A mortgage broker in Las Vegas recently ran a call-center campaign to find out whether prospects had received the company’s direct mail. The good news was that 70 percent of the people called said they had received the mailer. The bad news?

“Problem is, we didn’t send one out,” said Michael Barron, chairman and CEO of the company, Consumer Direct of America.

Advertising for mortgage services so pervasive that it has become clutter, Barron said.

Those in the business say the clutter is a result of the mortgage boom triggered by low interest rates, the sense that more borrowers are shopping for mortgages directly rather than relying on a broker and the fact that more companies are entering the lending business.

The clutter poses a challenge for companies that want their message to be heard. And some who would rather not advertise so aggressively do so because they believe the fierce competition forces their hand.

Consider the e-mail messages that promise interest rates as low as 3.25 percent. No cost, no obligation! Great rates, less paperwork!

Or the di-tech.com billboard on Interstate 80 into San Francisco, which flashes the day’s interest rates on what is arguably one of the county’s most expensive stretches of interstate on which to advertise.

Just 20 minutes of radio airtime can yield half a dozen commercials for different mortgage companies.

That doesn’t even include the direct mail pieces, newspaper ads and the myriad of other ways of – hopefully – grabbing the attention of potential clients.

Tell us what you think about mortgage advertising.

A lender’s brand equity, Barron said, is getting lost in the clutter.

Mark Prather worried about the barrage of mortgage advertising when he decided to launch Mark 1 Mortgage’s first radio campaign in 10 years. The president of the southern California mortgage brokerage wanted to further build his company’s brand by advertising directly to borrowers because competitors were doing so.

Prather said realty agents in the area know the company, which has been around for two decades, but consumers aren’t as familiar with it.

The radio campaign, which began airing three weeks ago, has changed that. A bit.

“I would rate it as fair,” Prather said. “It’s not where I want it to be, but good enough to continue.”

He’s still working on how to differentiate his company from his competitors.

“There’s so much (advertising). Consumers are getting bombarded from different directions,” Prather said. “They just lump them all in one category: ‘Oh, they’re all lenders.'”

Low interest rates mean mortgage products don’t vary wildly, he said, so differentiation comes down to letting consumers know they can expect good service. That can be difficult to convey in an ad, especially when consumers initially are most concerned with the bottom line.

Advertising will “definitely get the phone ringing,” but it won’t necessarily get all that business, said Mark Ferraro, president and CEO of BridgePoint Mortgage in New Jersey’s Middlesex County.

Consumers are better educated about loans today and more willing to shop around after hearing or seeing a few ads. They’ll look to find the level of service they feel most comfortable with, Ferraro said.

“Do the consumers who call you feel as though you have the professional wherewithal to handle or to explain or to guide them through the process?” Ferraro said. “That’s how we distinguish ourselves in the marketplace, the quality of our lenders’ and our loan officers’ abilities to handle the transactions.”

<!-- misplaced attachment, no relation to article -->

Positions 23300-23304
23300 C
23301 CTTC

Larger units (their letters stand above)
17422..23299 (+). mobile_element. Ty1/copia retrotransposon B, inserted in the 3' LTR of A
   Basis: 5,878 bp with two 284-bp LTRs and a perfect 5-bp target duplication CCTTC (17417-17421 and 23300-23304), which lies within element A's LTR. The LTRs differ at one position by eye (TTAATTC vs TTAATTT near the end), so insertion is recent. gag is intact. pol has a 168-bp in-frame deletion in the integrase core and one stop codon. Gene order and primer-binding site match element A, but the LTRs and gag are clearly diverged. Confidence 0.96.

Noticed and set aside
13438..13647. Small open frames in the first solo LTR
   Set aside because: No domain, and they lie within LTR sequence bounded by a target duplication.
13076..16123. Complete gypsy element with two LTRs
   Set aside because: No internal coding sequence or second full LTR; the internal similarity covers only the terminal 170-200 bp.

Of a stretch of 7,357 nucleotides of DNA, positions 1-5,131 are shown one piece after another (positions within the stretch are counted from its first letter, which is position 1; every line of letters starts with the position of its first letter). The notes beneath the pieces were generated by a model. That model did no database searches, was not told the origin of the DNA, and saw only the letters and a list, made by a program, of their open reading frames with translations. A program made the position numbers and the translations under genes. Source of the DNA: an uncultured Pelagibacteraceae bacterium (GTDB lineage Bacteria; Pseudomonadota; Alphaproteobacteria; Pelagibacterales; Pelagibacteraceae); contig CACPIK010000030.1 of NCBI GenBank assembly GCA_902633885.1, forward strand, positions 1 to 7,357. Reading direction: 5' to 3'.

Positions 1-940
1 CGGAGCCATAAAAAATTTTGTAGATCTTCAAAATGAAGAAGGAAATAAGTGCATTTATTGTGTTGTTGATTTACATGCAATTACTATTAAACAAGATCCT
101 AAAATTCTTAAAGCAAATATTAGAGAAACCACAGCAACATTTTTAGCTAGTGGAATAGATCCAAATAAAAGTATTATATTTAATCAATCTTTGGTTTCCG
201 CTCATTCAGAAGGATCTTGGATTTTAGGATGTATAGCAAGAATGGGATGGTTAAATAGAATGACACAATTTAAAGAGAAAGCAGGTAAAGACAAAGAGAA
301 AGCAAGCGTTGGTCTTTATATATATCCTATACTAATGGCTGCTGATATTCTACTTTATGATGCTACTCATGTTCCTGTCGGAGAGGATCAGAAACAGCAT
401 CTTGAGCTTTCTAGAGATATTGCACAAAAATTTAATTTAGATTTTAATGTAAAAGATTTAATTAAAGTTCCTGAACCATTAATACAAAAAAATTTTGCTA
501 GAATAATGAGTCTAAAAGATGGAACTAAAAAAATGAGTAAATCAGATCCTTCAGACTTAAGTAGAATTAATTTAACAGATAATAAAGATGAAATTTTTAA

The clutter of advertising definitely has a downside. Norm Bour, owner of Priority Plus Lending in southern California, doesn’t mince words about it.

“The problem is most of it’s crap,” said Bour, who also hosts a radio show on real estate finance. “A lot of it is bait and switch. No-fee loans, obviously there’s no free lunch, but the average consumer doesn’t know that.”

Many of the advertised deals are best-case scenarios, he said. Most borrowers think they’ll qualify for the advertised rate, but many won’t, Bour said. By the time they find out they don’t qualify, they’re already sucked in to working with that company even if the customer service is poor.

“All they’re looking for is something to make the phone ring,” Bour said.

The aim of much e-mail advertising’s is to get consumers to fill out information online. Have a question about the loan you’re applying for? Keep filling out those boxes–most Web sites don’t give a phone number.

When interest rates rise, more companies may keep advertising to try to reach the dwindling number of customers, Barron said. That level will eventually drop off, however, as it becomes less profitable.

Listen to what Norm Bour has to say about what will happen to advertising when interest rates go up.

“There’s not going to be room for all of them, not even close to all of them,” Prather said.

That’s when more companies may specialize their advertising and focus on a particular niche to make their company stand out, Barron said.

Joseph Badal is doing that already. The EVP of Thornburg Mortgage in Santa Fe, N.M. has focused the company’s advertising almost exclusively on showing financial planners how their clients can use adjustable-rate mortgages as an investment tool.

Even with that narrow focus, Badal had to double his advertising budget for 2004. With the overall volume of mortgages expected to decline, there was no other choice, he said.

“To stay even, we were going to have to get out and advertise,” Badal said. “We determined everyone else was going to do the same.”

Send tips or feedback to Samantha@inman.com; (510) 658-9252, ext. 140.


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